Mural in North Charleston highlights African American feminine civil rights leaders | Information

NORTH CHARLESTON – It’s a bright spot on the south end of town that highlights the Lowcountry’s civil rights activists.

A new mural hopes to cause a stir in the Chicora-Cherokee neighborhood, a community with a history of criminal activity but also a community where residents have worked to create a safer environment.

“This neighborhood needs some tender love and care,” said mural painter Janeva Tyree.


Janeva Tyree is collecting painting supplies for a mural in North Charleston on Saturday, May 1, 2021, celebrating Charleston’s African American civil rights activists on the Revel Time Ministry wall along Rivers Avenue. Gavin McIntyre / Staff

The artwork is the latest project from Tyree, a Charlotte-based artist.

The work on the side of the Revel Time Ministry church building at 3320 Rivers Ave. is a colorful piece that highlights six African American civil rights activists from the Charleston area.

Adorned with capes, the women are shown flying and showing superhero-like powers.

“They are real superheroes,” said Tyree. “So I made them superwomen.”


Janeva Tyree is working on a mural celebrating Charleston’s African American civil rights activists on the Revel Time Ministry wall along Rivers Avenue in North Charleston on Saturday May 1, 2021. Gavin McIntyre / Staff

The painting contains plaques that contain information about each figure. The mural also includes images of well-known Lowcountry symbols such as Charleston’s Rainbow Row and the 1966 Volkswagen Microbus used by Esau and Janie Jenkins.

One purpose of art is to educate people about black history.

Maria Reyes is State Director for Care in Action, a nonprofit that helps women of color who are domestic workers.

The North Charleston painting is part of a larger initiative by Reyes to create murals that promote African American women and their role in civil rights struggles.

New murals are a sign of life in efforts to revitalize Reynolds Avenue in North Charleston

Black women have been marginalized and their story isn’t often shared, Reyes said.

“I didn’t find out who Septima Clark was until I was in my 30s,” Reyes said, noting that she didn’t study the monumental civil rights activist and public school educator in South Carolina.

Inspired by Tyree’s work on a Black Lives Matter mural in Florence, Reyes asked the artist to do a mural in Columbia featuring prominent African American leaders like educator Mary McCleod Bethune.

The six figures in the North Charleston painting are:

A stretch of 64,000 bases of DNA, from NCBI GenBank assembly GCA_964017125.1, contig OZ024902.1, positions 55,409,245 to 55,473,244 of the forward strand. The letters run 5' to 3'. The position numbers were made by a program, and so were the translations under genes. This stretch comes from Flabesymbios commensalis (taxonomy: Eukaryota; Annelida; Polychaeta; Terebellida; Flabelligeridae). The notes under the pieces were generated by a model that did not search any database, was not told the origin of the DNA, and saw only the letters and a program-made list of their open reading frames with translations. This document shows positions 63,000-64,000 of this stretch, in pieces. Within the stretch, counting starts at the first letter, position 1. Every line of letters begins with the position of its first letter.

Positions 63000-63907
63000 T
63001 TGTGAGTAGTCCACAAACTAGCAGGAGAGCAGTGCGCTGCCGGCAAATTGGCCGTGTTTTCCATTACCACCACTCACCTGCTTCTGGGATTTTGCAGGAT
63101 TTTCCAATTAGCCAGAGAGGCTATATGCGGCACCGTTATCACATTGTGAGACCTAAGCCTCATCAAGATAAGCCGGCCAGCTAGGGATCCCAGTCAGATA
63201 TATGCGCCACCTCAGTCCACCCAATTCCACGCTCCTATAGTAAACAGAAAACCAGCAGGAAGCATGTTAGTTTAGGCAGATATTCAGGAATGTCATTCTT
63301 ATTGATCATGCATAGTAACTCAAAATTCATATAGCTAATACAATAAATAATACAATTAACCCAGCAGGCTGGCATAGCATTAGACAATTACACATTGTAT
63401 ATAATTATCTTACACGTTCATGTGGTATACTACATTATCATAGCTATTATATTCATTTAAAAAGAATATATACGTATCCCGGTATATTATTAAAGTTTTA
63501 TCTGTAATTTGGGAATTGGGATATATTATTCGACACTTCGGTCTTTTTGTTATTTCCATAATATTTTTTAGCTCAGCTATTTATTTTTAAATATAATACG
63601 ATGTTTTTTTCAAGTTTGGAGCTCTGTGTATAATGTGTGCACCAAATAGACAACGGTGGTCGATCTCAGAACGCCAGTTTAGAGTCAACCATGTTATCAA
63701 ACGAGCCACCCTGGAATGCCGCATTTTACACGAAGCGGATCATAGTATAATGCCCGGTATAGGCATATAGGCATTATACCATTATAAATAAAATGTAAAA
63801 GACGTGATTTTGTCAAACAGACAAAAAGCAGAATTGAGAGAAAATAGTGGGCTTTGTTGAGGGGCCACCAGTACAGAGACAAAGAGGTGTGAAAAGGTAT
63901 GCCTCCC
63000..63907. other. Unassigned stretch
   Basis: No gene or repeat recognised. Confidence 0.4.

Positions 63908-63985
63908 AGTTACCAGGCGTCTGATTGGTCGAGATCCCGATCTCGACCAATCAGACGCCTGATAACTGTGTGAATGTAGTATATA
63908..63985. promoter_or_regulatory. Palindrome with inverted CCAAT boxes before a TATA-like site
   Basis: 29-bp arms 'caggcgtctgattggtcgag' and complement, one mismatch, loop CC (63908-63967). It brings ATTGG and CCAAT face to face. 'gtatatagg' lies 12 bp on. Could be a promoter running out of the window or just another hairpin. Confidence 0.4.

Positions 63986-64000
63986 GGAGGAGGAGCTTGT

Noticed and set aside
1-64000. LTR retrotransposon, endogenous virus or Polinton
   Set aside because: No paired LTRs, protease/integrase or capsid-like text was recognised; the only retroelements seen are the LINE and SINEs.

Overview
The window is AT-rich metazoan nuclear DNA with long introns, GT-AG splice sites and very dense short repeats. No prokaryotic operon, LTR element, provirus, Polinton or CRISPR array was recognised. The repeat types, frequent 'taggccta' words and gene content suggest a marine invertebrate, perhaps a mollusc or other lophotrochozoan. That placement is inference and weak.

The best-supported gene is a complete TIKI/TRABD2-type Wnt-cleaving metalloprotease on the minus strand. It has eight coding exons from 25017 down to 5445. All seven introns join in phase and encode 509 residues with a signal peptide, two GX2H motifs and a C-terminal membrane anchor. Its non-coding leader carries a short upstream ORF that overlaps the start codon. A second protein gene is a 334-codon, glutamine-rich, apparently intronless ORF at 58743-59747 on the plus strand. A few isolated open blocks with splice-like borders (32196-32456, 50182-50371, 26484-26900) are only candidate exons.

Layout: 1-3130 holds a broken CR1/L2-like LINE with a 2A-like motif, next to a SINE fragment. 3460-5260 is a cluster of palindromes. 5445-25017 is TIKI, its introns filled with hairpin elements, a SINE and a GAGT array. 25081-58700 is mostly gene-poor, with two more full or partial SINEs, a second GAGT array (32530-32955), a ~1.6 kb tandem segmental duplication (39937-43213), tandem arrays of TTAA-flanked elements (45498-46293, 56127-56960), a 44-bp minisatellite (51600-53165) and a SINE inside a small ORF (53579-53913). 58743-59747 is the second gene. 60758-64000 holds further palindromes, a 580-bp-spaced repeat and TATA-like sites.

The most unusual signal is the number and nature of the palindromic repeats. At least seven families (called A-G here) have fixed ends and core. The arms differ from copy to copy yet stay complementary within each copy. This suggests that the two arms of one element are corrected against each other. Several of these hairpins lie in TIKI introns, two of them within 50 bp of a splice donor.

• Mary Jackson: An artist best known for her Sweetgrass basket weaving.
  • Anna DeCosta Banks: A nursing pioneer who ran the Charleston hospital and nursing training school. (A wing at the Medical University of South Carolina bears her name.)
  • Alice Childress: A writer and playwright who published plays for four decades.
  • Lucille Simmons Whipper: In 1985 she was the first African-American woman to serve as the elected civil servant from the tri-border region.
  • Septima Poinsette Clark: Known as the “Queen Mother of the Civil Rights Movement,” she helped set up schools in the south that taught blacks to read.
  • Bernice Robinson: She worked with Septima Clark and Esau Jenkins to teach blacks to read and also to register African Americans to vote during the civil rights movement.


Janeva Tyree is using an elevator to paint a mural on the Revel Time Ministry wall along Rivers Avenue in North Charleston on Saturday, May 1, 2021, celebrating Charleston’s African American civil rights activists. Gavin McIntyre / Staff

The location of the bright acrylic painting is intentional. The Chicora-Cherokee neighborhood of North Charleston, a historic parish, is struggling with crime. Many in the neighborhood and surrounding communities live in poverty.

“These are the people who have to see something positive every day,” Reyes said.

Revel Time Ministry apostle Darlene Fobbs, who said the church has been in this location for 11 years, has witnessed the neighborhood’s troubles.

Fobbs said the inspirational image on the church building will help create a more positive environment.

“It will change the atmosphere,” she said. “Colors can brighten a place.”

The work, which is also intended to encourage girls, has already had an impact. Several children stopped to look at the painting, Tyree said.

“It melts my heart,” she said.

Reyes said it was important for women to know that they can make their dreams come true.

“It should be normal for all young black girls (black women) to see power in any place,” Reyes said. “Don’t just cook the food and change your diapers.”

SCDOT will transfer ownership of portions of Reynolds, Spruill Avenue to North Charleston

To reach Rickey Dennis at 937-4886. Follow him on Twitter @RCDJunior.

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